The high arched or pes cavus foot provides challenges in clinical practice. The first thing that needs to be established is the cause of the pes cavus. Neurological causes need to be ruled out initially as this condition can be first sign of several different problems. The treatment of pes cavus will depend on the cause of any symptoms. The pain in pes cavus can be from pressure on the metatarsal heads, so accommodative type foot orthotics are often needed. If the pain is in the arch or heel, then more supportive foot orthotics are indicated. If the pain is further up the lower limb, functional foot orthotics may be needed to change the function of the foot. If the pain is on top of the foot, then footwear advice is often needed. If all else fails then pes cavus surgery is indicated.
Unfortunately there is no secret best running shoe! They are all good. Every runner is different. Every runner has a different foot type and structure. Every runner has a different running style. Every runner has different needs. Every running shoe make and model has different design features all designed to achieve different things and meet different characteristics. The secret (if there is one) is to match the characteristics and needs of the runner to the correct running shoes. Theoretically of you get the match wrong, there is a potential for increased injury risk and decreased performance. If you get the match right, then there is possible a decreased injury risk and a potential for increased performance. The challenge in running shoe prescribing is to get the match between the two right. It is not an easy task and best left to the speciality running shoes stores.
The Australian Podiatry Council (APodC) is the peak body for the podiatry profession in Australia. There are only six members, which are the State Podiatry Assocaition (NSW, Vic, Tas, SA, WA, Qld). APodC are headquartered in Melbourne, Victoria. The staff at the APodC office carry out national activities and goals whereas the state associations are responsible for state activities. See also ANZPAC.
The Ponsetti method for clubfoot is becoming the most popular method for treating clubfoot. It is a manipulative technique that does not need surgery. Gradual corrections are achieved through gentle manipulation and then plaster casts are applied to maintain that correction. This is repeated regularly for several months in the infant to achieve full correction of the deformity. A lot of research now supports the Ponsetti method for clubfoot.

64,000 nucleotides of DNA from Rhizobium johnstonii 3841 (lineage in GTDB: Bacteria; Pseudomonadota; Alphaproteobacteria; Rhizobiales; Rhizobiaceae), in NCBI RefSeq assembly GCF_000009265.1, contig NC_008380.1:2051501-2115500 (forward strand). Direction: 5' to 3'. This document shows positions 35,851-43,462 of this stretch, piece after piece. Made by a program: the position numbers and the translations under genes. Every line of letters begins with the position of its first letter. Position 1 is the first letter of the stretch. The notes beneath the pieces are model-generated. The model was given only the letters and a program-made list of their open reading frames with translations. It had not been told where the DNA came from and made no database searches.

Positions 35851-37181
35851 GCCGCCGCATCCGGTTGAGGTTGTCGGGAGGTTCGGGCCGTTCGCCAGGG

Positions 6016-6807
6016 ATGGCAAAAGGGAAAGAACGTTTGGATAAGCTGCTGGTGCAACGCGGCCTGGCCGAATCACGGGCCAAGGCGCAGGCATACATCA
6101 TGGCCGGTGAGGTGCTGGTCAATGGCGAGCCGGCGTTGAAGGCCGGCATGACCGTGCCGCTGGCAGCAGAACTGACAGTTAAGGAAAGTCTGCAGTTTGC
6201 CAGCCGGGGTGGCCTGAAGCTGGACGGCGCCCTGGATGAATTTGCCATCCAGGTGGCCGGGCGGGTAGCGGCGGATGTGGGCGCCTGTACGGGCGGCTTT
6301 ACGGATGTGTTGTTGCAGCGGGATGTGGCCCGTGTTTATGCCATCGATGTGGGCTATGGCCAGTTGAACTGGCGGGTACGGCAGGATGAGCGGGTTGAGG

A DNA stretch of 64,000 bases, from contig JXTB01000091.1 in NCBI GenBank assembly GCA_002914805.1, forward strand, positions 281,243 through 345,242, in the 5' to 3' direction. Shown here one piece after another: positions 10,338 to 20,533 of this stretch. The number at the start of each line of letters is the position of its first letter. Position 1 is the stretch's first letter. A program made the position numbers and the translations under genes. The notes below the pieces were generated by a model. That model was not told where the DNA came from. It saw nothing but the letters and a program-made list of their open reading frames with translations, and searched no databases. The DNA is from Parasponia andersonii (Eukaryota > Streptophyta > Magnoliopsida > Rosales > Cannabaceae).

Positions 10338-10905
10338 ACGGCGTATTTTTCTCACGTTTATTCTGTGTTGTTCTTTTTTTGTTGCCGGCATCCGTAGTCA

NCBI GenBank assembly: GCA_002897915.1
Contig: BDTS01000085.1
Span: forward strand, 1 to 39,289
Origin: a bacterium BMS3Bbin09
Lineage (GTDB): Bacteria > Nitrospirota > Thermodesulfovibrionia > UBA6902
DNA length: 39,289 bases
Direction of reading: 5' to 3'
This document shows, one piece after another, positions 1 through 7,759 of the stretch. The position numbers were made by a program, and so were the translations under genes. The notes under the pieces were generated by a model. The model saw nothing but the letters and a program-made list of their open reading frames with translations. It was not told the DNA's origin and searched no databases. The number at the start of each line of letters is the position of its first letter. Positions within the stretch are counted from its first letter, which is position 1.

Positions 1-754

I just noticed several questions being asked in some online forums about pitted keratolysis (see: pitted keratolysis). Pitted keratolysis is a condition that affects the soles of the feet. It mostly happens in those who sweat more especially if they wear closed in footwear. It is caused by corynebacteria infection that develops in the moist environment. It affects either the forefoot or the heel or both and appears as white with areas of punched-out pits or small cavities. They look a lot worse when the foot is wet. The primary treatment for pitted keratolysis is to deal with the hyperhidrosis or sweaty foot first. Occasionally a topical antibiotic, either topical or oral is needed if control of the hyperhidrosis is not successful in the treatment of pitted keratolysis.
The Weil Osteotomy is a common surgical procedure for problems in the forefoot such as plantar corns and calluses, plantarflexed metatarsals and problems commonly lumped under the term ‘metatarsalgia’. While the Weil Osteotomy is commonly used, it is also controversial and opinions are clearly divided on its usefulness. There have been a couple of online polls about this. Podiatry Online TV has some video clips on the Weil Osteotomy.
When we are first developing before birth, the foot is just a lump of cartilage. Inside that cartilage the individual bone develop separate from each other and the joints between them develop, so at birth we should have all the bones well on their way to being developed and the joint form. Sometimes a joint or joints between bones does not form and are joined by a bridge or cartilage. This is called a tarsal coalition. There are several types of tarsal coalitions, depending on which bones are involved. Two common one are the talocalcaneal coalition and the calcaneonavicular coalition. Initially these tend not to cause any problems as the cartilage is very flexible, but at the child gets older, they can become symptomatic as the bone becomes more developed. Foot orthotics can be used to restrict movement of the bones to help the symptoms. In most cases of tarsal coaltions a surgical removal of the bridge of bone connecting the bones across the joint can be helpful.